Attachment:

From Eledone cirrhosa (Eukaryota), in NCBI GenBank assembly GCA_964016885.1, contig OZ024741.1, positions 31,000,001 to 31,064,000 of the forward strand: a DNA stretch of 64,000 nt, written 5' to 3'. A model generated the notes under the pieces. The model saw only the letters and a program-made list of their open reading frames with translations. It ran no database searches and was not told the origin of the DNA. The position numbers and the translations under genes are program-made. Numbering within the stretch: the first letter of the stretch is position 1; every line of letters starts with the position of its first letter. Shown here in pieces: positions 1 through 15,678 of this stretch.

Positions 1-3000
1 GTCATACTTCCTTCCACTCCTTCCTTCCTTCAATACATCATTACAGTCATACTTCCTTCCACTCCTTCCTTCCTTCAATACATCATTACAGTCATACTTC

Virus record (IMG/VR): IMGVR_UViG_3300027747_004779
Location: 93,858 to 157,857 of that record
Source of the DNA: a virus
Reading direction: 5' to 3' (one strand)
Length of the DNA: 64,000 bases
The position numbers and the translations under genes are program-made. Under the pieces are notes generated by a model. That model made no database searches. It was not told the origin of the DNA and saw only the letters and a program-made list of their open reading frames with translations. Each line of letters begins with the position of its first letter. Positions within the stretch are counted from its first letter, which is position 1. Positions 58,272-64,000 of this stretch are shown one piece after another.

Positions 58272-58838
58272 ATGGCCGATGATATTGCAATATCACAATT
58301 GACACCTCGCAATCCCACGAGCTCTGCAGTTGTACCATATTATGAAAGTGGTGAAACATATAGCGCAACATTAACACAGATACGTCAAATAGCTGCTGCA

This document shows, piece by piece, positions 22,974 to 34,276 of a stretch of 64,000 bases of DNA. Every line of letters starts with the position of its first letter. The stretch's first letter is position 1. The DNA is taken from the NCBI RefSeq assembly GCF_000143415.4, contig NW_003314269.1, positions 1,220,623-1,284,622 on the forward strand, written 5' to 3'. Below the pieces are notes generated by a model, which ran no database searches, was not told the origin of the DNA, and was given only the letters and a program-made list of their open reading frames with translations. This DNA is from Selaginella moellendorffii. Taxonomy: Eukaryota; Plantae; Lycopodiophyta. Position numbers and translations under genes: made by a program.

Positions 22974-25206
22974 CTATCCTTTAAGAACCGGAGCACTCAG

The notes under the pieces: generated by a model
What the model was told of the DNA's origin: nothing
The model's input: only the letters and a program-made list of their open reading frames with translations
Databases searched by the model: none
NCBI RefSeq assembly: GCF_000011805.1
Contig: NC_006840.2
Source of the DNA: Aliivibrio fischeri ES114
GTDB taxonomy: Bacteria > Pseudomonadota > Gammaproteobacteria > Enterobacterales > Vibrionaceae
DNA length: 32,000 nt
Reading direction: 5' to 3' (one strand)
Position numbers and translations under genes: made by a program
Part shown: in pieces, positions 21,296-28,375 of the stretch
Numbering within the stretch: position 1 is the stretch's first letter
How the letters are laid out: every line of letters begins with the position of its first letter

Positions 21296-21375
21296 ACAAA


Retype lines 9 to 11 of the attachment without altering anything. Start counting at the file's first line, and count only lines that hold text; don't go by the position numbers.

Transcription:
The position numbers and the translations under genes are program-made. Under the pieces are notes generated by a model. That model made no database searches. It was not told the origin of the DNA and saw only the letters and a program-made list of their open reading frames with translations. Each line of letters begins with the position of its first letter. Positions within the stretch are counted from its first letter, which is position 1. Positions 58,272-64,000 of this stretch are shown one piece after another.

Positions 58272-58838
58272 ATGGCCGATGATATTGCAATATCACAATT